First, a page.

Mad Men star Jon Hamm watched Gossip Girl for the first time, and he has some thoughts about the teen drama’s problematic male characters.
Jon Hamm watched Gossip Girl, and he’s got some thoughts. Premiering in 2007 and running until 2012, the series was based on the novels of the same name by Cecily von Ziegesar. The adaptation was a hit for The CW, creating stars out of its cast.
After more than a decade off the air, Gossip Girl's reboot will debut on HBO Max later this year. The project has renewed interest in the original, which is remembered fondly for its fashion and campy plot developments, even as other aspects of the teen drama are glaringly flawed. After only watching two episodes, Mad Men alum Jon Hamm spotted some of those flaws.
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Hamm’s comments came as part of the new Too Long; Didn’t Watch podcast. Hamm watched Gossip Girl because he worked with several people who appeared on the teen drama. Towards the end of the podcast, Hamm reflects on why he finds Chuck Bass and Dan Humphrey to be so troubling. His full quote is transcribed below.
“Everyone was just kind of was like, ‘Oh, this is Chuck’, ‘Like, he just kind of talks like a bad guy.’ Yeah, it was kind of interesting to see that he was accepted by the community or by the narrative as this sort of relatively heroic person. Even though every time he opens his mouth you kind of don’t trust that guy. It does feel weird for a show to extensively be so female centric, or female oriented, or about the kind of girl power of it all, even though it’s a little twisted, to actually have the boys in the show really kind of manipulate the girls so much. At least from what I’ve seen, there just seems like so much back and forth. Including the reveal that the actual master manipulator is, in fact, the man.”
Hamm references the fact that Dan is revealed to be the titular gossip blogger by the show’s end, though he spends most of his focus on Chuck. It’s for a good reason. In the pilot episode, Chuck sexually assaults both Serena and Dan’s sister Jenny. The series would make halfhearted attempts to address Chuck’s predatory behavior, but he is mostly forgiven without really changing his ways. This has been a point of contention for some Gossip Girl fans, who argue the teen soap romanticizes abusive behavior and minimizes it by pairing Blair with Chuck despite the couple’s toxic romantic history. While it is true Gossip Girl is hardly the only piece of pop culture to utilize harmful male leads as a trope, with The Vampire Diaries and Buffy the Vampire Slayer both having instances of indulging the trend, Gossip Girl stands out from its peers in the genre for how it handled Chuck’s depiction.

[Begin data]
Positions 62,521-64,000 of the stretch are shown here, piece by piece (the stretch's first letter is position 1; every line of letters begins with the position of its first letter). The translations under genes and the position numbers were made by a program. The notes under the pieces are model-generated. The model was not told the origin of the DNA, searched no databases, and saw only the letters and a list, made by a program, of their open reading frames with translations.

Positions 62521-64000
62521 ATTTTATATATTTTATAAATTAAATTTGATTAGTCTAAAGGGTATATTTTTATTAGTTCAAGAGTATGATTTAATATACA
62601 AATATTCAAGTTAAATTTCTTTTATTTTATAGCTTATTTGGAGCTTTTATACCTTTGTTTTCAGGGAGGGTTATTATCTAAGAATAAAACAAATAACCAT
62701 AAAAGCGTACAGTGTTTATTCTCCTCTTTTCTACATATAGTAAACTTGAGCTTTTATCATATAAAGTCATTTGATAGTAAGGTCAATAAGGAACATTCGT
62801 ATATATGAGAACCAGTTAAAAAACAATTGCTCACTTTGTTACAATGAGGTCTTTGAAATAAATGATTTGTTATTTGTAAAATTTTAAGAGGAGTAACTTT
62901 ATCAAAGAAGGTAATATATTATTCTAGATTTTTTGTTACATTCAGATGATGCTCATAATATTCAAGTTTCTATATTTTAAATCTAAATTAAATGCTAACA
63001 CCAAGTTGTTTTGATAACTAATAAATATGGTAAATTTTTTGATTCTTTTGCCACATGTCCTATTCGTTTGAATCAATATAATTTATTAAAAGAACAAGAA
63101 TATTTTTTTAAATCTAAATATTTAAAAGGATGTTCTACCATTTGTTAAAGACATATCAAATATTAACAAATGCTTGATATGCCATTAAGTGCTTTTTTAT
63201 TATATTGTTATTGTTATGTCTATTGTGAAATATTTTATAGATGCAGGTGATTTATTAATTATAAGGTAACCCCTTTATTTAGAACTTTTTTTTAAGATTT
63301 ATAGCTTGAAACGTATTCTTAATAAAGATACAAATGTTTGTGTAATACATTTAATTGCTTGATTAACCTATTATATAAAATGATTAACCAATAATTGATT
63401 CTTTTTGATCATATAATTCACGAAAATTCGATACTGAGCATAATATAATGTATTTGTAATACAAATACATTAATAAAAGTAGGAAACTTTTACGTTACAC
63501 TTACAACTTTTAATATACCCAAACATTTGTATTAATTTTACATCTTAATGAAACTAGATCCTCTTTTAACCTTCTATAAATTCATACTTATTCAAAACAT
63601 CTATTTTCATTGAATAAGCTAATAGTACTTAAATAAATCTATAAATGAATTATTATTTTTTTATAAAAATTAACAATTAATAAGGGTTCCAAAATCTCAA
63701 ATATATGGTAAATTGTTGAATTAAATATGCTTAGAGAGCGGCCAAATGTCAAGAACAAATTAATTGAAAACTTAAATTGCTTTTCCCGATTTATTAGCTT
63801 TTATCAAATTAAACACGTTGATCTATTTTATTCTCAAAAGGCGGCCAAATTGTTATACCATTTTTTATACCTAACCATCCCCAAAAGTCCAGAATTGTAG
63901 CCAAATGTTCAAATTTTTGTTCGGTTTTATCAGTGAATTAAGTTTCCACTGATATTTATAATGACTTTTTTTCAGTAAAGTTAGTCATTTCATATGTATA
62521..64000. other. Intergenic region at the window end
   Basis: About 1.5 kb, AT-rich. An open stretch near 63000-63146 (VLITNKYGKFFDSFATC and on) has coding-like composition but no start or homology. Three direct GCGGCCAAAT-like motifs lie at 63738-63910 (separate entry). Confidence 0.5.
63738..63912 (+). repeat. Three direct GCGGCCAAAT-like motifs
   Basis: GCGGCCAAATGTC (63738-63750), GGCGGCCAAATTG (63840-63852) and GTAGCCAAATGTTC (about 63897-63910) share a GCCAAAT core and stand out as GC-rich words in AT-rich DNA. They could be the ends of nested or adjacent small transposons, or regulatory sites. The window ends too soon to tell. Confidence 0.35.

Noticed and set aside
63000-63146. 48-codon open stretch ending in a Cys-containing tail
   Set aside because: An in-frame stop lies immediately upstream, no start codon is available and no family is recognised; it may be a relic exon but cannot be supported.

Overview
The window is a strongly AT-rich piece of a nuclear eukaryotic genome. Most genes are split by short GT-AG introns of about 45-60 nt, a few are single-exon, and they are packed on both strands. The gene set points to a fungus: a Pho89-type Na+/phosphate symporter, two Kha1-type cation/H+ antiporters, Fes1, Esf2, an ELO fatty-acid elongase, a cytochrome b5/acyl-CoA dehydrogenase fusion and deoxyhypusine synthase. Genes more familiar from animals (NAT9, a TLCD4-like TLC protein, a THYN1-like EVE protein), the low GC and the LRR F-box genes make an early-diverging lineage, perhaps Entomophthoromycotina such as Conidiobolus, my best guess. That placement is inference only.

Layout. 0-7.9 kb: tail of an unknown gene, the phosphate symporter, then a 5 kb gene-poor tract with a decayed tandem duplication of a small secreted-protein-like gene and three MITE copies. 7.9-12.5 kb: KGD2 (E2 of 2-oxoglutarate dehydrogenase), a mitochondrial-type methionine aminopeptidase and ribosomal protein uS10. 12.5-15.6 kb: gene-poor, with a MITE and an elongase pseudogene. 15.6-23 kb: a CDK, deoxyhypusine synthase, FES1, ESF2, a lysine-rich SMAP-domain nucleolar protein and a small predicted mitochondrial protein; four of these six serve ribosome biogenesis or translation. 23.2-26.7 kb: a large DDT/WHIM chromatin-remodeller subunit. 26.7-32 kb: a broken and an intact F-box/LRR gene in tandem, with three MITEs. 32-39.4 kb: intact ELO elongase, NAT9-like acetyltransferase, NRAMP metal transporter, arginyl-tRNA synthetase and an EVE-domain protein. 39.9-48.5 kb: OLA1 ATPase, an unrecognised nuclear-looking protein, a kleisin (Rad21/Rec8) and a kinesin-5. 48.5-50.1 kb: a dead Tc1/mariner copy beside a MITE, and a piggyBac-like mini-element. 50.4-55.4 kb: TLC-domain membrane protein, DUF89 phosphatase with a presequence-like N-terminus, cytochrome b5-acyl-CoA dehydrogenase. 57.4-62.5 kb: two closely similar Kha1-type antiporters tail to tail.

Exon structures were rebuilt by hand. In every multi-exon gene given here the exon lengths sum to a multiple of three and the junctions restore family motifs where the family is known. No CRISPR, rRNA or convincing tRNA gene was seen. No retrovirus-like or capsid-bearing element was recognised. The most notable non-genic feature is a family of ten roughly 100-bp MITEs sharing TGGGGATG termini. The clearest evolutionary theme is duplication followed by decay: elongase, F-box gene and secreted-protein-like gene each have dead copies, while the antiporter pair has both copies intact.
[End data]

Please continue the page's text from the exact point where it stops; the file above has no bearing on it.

In another sense, it's interesting for Hamm to opine on problematic male characters considering he’s known for portraying Don Draper on Mad Men. The critically-acclaimed AMC series has been dinged by some who believe that it showed Draper’s isolation and alcoholism in an alluring light. That may be true to a point, but Mad Men also went to great lengths to thoroughly investigate Don’s life. The same cannot be said for Gossip Girl, which frequently waved away the thorny subjects it broached. With the HBO Max reboot on the way, hopefully, the second try is an improvement.
Source: Too Long; Didn’t Watch podcast.
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Abdullah Al-Ghamdi (544 Articles Published)
Abdullah Al-Ghamdi joined Screen Rant in August 2019, focusing on movie and television news. In January of the same year, he wrote a 3500+ word piece on why Primo Colón is underrated. He considers it his finest work. When he’s not arguing for the merits of his favorite wrestler, he can be found posting reviews of varying lengths on Letterboxd. You can reach him at: [email protected]